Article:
MEXICO CITY, Mexico (CNN) -- The Mexican government on Sunday dissolved the company that supplies power to the capital and four central states because of the utility's unsustainable financial position, Interior Minister Fernando Gomez Mont said.
Police erect a barrier outside the offices of Luz y Fuerza del Centro in Mexico City.
Hundreds of federal police officers seized the facilities of the company, Luz y Fuerza del Centro, in Mexico City and the states of Hidalgo, Mexico, Morelos and Puebla.
Luz y Fuerza del Centro is a decentralized public agency, incorporated as a company with its own assets.
The government dissolved the company because "its operations are no longer beneficial from the point of view of the national economy or the interests of the public," Gomez Mont said at a news conference.
The Federal Electricity Commission, known by its Spanish initials, CFE, will take over operations. Service will be uninterrupted, the government said.
Inefficiencies at Luz y Fuerza del Centro were costing the government billions of dollars in subsidies to keep the company afloat, Gomez Mont said.
At the current rate, the government would have to subsidize the company to the tune of 300 billion pesos (U.S. $22.5 billion) by 2012, the minister said.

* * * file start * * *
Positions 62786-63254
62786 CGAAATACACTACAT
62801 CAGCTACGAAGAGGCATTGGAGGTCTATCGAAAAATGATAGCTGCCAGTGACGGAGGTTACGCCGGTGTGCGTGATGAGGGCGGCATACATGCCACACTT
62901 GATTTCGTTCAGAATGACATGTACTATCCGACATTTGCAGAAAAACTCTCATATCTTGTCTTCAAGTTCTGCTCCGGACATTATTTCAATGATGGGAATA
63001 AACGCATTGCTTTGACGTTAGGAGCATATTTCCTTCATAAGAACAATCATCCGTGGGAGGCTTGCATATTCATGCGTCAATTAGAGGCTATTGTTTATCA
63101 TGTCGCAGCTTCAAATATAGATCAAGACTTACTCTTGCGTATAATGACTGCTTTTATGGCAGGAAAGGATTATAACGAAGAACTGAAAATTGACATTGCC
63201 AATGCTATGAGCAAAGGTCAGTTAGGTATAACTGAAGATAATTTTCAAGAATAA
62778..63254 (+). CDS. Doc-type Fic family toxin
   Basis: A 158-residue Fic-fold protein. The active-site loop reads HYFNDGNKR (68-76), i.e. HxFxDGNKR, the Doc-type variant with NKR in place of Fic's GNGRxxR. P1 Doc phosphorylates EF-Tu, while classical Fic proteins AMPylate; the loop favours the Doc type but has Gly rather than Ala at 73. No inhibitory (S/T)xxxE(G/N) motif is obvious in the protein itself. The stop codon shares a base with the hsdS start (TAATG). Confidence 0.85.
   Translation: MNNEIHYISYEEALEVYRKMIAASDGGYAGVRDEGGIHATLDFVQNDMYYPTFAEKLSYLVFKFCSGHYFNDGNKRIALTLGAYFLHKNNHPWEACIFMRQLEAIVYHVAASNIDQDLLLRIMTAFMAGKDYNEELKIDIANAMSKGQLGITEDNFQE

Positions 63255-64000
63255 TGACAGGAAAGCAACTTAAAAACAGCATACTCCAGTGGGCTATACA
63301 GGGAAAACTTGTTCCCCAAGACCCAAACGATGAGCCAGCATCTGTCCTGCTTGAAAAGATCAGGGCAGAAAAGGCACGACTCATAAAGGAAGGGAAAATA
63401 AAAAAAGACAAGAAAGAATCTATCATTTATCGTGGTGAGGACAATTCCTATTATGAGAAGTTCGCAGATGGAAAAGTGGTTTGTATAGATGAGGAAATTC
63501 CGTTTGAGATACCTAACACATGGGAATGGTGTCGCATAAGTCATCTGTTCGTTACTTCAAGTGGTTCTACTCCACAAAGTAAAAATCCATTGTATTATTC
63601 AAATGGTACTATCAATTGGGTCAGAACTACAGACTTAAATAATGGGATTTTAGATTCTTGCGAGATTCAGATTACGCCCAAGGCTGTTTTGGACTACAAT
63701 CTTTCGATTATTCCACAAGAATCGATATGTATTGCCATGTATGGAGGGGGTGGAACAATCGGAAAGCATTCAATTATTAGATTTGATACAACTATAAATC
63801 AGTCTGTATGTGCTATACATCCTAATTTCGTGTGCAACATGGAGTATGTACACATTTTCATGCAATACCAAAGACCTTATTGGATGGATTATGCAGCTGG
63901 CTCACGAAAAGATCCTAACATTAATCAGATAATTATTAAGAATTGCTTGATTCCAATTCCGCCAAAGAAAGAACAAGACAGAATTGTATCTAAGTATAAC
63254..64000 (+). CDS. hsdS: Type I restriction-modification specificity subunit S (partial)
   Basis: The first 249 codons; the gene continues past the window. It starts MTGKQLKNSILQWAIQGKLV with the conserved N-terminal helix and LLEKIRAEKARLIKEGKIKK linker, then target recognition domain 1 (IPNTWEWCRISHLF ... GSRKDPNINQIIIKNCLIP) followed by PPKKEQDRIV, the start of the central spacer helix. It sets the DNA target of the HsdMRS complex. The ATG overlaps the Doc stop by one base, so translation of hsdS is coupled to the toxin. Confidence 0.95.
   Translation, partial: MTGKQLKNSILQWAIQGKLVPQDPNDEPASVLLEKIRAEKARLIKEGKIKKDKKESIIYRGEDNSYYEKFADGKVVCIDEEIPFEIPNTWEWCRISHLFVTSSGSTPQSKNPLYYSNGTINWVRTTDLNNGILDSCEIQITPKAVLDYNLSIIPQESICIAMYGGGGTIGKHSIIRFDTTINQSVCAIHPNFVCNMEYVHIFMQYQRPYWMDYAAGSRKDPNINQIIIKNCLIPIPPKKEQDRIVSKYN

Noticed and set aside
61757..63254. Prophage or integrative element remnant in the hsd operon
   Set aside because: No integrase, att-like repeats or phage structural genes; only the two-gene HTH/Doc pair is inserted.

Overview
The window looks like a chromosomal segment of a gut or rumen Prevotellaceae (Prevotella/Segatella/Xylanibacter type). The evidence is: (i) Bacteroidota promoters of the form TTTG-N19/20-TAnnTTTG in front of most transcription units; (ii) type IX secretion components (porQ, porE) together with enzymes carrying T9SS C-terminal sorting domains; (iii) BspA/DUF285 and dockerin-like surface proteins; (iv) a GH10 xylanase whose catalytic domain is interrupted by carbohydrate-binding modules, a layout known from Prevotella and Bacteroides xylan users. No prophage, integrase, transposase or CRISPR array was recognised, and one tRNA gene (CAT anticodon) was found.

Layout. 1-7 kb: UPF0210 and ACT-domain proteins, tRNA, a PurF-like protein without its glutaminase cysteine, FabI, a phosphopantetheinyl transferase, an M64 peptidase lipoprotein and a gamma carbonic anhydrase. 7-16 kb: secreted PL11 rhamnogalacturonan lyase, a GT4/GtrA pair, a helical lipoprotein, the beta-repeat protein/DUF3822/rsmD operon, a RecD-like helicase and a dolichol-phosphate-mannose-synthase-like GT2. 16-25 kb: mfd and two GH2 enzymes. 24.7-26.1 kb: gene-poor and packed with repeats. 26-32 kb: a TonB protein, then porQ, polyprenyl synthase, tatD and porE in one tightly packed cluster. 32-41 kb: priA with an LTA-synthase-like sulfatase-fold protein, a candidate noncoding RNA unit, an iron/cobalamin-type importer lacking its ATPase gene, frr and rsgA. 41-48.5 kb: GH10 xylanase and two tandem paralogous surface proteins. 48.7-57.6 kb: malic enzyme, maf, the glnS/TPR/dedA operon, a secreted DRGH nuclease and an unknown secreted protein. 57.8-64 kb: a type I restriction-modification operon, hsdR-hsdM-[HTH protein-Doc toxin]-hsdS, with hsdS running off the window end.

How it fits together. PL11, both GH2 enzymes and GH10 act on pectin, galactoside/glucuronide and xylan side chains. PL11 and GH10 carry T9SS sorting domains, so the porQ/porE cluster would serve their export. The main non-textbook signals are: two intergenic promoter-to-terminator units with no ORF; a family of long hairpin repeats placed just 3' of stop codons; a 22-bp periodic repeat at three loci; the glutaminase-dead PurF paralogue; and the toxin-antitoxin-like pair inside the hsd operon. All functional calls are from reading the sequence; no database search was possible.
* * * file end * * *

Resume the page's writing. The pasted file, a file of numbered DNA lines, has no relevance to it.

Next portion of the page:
The utility had also been ensnared in a labor dispute between federal officials and a union representing Luz y Fuerza del Centro employees.
The Mexican Electricians Union, one of the most powerful in the country, represents about 60,000 workers.
"They have declared war and we are going to respond, exercising our constitutional rights and guarantees, let there be no doubt about that," the union said in a statement Sunday.
Union supporters organized a protest march to the interior ministry Sunday to demand an audience with Gomez Mont.
Union leaders were not available for comment Sunday morning because all of the directors were participating in the march, a union employee told CNN.
The government cited labor rules imposed by the union as a cause of the inefficiency.
"Practically all of the decisions of Luz y Fuerza del Centro had to be taken to serve the demands of the union and not in the interests of the consumers," Gomez Mont said.
Luz y Fuerza del Centro had sales of 730 megawatt-hours per worker, Gomez Mont said, compared to 2,500 megawatt-hours per worker for CFE.
The minister also said the union continued to grow its workforce to benefit itself and not the company's operations.
CFE operates with one electricity distribution employee per 627 consumers; LFC had one distribution employee per 291 users, Gomez Mont said.
The federal government will honor the terms of the collective bargaining agreement regarding the laid-off workers, he said, and will pay the pensions of retired employees.
The move does not signal a shift toward the privatization of electric utilities, Gomez Mont said.
Early this month, members of the Mexican Electricians Union demonstrated outside the president's residence to demand recognition of their leader. On Monday, the government refused to recognize Martin Esparza, alleging a fraudulent election process.
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